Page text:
PubMed ID
8732959 View in PubMed
Less detail

Familial risk of obesity and central adipose tissue distribution in the general Canadian population.

https://arctichealth.org/en/permalink/ahliterature202054
Source
Am J Epidemiol. 1999 May 15;149(10):933-42
Publication Type
Article
Date
May-15-1999
Author
P T Katzmarzyk
L. Pérusse
D C Rao
C. Bouchard
Author Affiliation
Physical Activity Sciences Laboratory, Laval University, Ste-Foy, Québec, Canada.
Source
Am J Epidemiol. 1999 May 15;149(10):933-42
Date
May-15-1999
Language
English
Publication Type
Article
Keywords
Adipose Tissue - anatomy & histology
Adolescent
Adult
Age Distribution
Aged
Body mass index
Canada - epidemiology
Child
Female
Genetic Predisposition to Disease
Humans
Male
Middle Aged
Obesity - epidemiology - genetics
Prevalence
Risk factors
Sex Distribution
Skinfold thickness
Abstract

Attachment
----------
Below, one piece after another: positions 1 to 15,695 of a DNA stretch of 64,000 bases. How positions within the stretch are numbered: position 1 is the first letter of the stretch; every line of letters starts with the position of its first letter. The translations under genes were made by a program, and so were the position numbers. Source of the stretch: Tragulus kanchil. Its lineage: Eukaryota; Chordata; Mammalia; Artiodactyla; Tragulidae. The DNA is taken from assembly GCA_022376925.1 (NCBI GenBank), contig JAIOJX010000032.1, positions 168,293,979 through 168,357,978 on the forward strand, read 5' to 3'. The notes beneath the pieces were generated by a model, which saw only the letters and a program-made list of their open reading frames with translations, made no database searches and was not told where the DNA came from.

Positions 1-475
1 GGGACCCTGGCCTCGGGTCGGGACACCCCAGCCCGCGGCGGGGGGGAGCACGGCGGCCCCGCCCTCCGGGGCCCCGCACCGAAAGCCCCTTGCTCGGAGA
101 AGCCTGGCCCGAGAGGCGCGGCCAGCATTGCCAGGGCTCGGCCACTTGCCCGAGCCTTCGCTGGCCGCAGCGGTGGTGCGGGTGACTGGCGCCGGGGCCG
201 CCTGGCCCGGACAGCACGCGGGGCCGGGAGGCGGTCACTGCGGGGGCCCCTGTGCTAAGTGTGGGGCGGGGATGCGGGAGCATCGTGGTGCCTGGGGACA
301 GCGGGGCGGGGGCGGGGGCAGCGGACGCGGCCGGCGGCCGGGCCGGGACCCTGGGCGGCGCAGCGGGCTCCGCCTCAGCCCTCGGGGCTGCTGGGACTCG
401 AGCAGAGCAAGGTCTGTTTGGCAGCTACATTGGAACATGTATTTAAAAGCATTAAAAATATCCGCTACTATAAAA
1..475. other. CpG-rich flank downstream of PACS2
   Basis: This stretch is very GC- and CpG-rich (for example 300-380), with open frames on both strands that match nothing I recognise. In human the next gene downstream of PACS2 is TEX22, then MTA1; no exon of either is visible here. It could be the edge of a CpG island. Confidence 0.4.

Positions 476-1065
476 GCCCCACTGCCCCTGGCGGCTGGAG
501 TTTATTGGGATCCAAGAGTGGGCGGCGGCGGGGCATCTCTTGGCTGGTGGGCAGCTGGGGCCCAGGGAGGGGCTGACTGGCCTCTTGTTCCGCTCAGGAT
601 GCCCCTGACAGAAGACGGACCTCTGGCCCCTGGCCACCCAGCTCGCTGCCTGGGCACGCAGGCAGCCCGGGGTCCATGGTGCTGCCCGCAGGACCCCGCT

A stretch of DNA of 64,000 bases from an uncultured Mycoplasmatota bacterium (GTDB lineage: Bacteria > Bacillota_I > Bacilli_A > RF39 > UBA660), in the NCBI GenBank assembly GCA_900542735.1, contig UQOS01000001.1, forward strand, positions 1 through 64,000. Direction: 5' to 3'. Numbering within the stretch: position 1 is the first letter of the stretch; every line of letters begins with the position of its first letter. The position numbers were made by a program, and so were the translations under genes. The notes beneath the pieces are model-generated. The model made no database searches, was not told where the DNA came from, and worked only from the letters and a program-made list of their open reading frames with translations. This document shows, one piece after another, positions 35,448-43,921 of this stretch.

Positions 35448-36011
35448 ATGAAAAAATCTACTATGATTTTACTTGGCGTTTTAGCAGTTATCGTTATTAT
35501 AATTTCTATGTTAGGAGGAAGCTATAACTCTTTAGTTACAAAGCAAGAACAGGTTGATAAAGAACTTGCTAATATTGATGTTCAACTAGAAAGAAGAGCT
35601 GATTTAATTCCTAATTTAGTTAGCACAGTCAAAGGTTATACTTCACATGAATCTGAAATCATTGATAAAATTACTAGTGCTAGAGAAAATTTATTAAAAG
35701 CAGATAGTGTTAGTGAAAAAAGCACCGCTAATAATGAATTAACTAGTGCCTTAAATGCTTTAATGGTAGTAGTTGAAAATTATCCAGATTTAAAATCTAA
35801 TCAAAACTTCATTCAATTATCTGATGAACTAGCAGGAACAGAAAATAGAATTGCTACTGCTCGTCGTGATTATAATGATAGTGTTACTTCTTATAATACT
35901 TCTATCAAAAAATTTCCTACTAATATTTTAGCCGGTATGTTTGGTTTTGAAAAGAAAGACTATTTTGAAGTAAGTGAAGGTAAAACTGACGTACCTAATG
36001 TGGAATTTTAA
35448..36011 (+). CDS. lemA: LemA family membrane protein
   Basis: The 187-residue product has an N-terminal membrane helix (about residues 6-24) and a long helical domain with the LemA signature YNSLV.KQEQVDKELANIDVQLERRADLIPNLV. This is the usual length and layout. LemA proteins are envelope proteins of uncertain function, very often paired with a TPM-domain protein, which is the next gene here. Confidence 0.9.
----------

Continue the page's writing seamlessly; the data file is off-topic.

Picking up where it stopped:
The purpose of this study was to determine the familial risk of obesity and of an android profile of fat distribution in the general Canadian population. A sample of 15,245 participants aged 7-69 years from 6,377 households from the Canada Fitness Survey of 1981 was used. The body mass index (BMI), sum of five skinfolds (SF5), ratio of trunk-to-extremity skinfolds, adjusted for SF5, and waist circumference, adjusted for BMI were used as indicators of obesity and central fat distribution. Age- and sex-standardized risk ratios (SRRs) for spouses and first-degree relatives of obese probands indicate that there is significant familial risk for obesity and an android fat distribution in the Canadian population. SRRs for spouses and first-degree relatives of probands exceeding the 99th percentile are 3.01 and 4.96 for BMI, 7.36 and 4.15 for SF5, 1.41 and 3.18 for ratio of trunk-to-extremity skinfolds, adjusted for SF5, and 1.02 and 2.18 for waist circumference, adjusted for BMI, respectively. The SRRs are smaller for less extreme obesity (lower percentile cutoffs) than for more extreme obesity. The SRRs are greater in spouses than in first-degree relatives for SF5; however, the risk for BMI and an android fat distribution was greater among first-degree relatives than among spouses, suggesting a greater role for genetic factors.